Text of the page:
Journal of
Ecology and The Natural Environment

  • Abbreviation: J. Ecol. Nat. Environ.
  • Language: English
  • ISSN: 2006-9847
  • DOI: 10.5897/JENE
  • Start Year: 2009
  • Published Articles: 408

Full Length Research Paper

Distribution and abundance of the cyanobacterium Richelia intracellularis in the coastal waters of Tanzania

Lyimo, Thomas J.
Department of Molecular Biology and Biotechnology, College of Natural and Applied Science, University of Dar-es-Salaam
Email: [email protected] or [email protected]

  •  Accepted: 18 January 2011
  •  Published: 31 March 2011


The filamentous heterocystous cyanobacterium, Richelia intracellularis Schmidt have been suggested to be among the most important nitrogen fixing cyanobacteria in tropical and subtropical waters, but they are less studied in the tropical Western Indian Ocean waters. The spatial and temporal distribution of this cyanobacterium was studied in the coastal waters of Zanzibar and Dar es Salaam, Tanzania. The Richelia sp. was found as an endosymbiont within five species of diatom Rhizosolenia spp., two Hemiaulus species and rarely as epiphyte to Chaetocerus spp. or freely in waters. The morphology and sizes of Richelia sp. did not show big variations but the number of vegetative cells per filament ranged from 4 to 14 cells. Abundance of Richelia sp. ranged from zero in some samples to mean maximum of 428 ± 105 filaments l−1. The diatom–diazotroph associations were found throughout the year peaking during southeast monsoon. Blooms (up to 1554 filament l-1) of Richelia sp. were recorded in July to August 1993. High rates of nitrogen fixation occurred during northeast monsoon with maximum value (2.75 ± 0.03 nmol N h-1l-1) in February corresponding to high numbers of Trichodemium spp. Lower values were obtained during southeast monsoon with the lowest value (0.03 ± 0.005 nmol N h-1l-1) recorded in August when the number and type of cyanobacteria including Richelia sp. was very low. The results clearly indicate that Richeliasp. may contribute significantly to the productivity of the studied waters through its ability to fix nitrogen.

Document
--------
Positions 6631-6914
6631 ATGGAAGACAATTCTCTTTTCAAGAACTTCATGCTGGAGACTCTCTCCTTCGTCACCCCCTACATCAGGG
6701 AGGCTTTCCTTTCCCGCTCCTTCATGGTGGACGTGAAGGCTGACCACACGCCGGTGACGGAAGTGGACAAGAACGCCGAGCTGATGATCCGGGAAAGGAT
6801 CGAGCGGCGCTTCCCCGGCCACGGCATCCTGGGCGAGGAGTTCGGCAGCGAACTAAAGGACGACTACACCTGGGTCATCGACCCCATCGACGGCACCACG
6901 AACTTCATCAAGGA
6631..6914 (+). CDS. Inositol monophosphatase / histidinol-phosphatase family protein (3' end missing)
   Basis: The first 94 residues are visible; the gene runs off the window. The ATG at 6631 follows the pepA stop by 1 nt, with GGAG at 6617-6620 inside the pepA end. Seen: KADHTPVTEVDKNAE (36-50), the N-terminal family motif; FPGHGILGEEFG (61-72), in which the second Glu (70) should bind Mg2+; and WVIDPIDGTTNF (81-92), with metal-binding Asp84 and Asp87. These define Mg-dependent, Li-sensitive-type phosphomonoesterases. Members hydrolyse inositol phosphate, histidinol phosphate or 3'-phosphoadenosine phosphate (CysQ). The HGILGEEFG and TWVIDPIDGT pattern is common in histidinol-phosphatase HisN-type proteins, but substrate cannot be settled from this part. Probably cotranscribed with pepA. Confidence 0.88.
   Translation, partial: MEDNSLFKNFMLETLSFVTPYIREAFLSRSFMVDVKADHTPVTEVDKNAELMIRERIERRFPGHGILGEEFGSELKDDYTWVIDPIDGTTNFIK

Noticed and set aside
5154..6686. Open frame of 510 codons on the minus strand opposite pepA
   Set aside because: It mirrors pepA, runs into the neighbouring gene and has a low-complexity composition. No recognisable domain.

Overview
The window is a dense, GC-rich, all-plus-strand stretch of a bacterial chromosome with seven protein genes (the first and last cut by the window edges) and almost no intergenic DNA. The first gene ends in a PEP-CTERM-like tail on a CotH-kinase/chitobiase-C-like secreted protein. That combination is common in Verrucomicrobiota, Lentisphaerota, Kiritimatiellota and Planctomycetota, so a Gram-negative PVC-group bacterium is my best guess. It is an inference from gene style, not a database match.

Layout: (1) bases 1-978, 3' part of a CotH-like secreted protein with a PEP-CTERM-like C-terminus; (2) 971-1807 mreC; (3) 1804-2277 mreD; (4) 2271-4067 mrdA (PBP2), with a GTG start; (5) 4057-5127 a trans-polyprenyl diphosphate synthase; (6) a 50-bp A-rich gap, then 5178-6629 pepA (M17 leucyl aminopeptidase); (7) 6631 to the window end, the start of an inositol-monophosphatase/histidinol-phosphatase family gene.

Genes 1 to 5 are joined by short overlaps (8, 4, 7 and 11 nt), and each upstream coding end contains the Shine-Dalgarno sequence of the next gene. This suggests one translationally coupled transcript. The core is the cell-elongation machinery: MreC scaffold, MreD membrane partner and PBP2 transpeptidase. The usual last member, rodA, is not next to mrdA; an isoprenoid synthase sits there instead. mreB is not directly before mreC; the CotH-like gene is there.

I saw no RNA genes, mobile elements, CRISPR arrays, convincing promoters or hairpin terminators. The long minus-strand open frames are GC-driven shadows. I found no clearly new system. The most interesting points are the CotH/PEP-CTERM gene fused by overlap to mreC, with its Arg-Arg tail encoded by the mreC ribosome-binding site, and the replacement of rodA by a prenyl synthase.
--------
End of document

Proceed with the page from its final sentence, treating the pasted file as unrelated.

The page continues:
Key words: Cyanobacteria, Richelia Intracellularis, symbiosis, nitrogen fixation, Western Indian Ocean.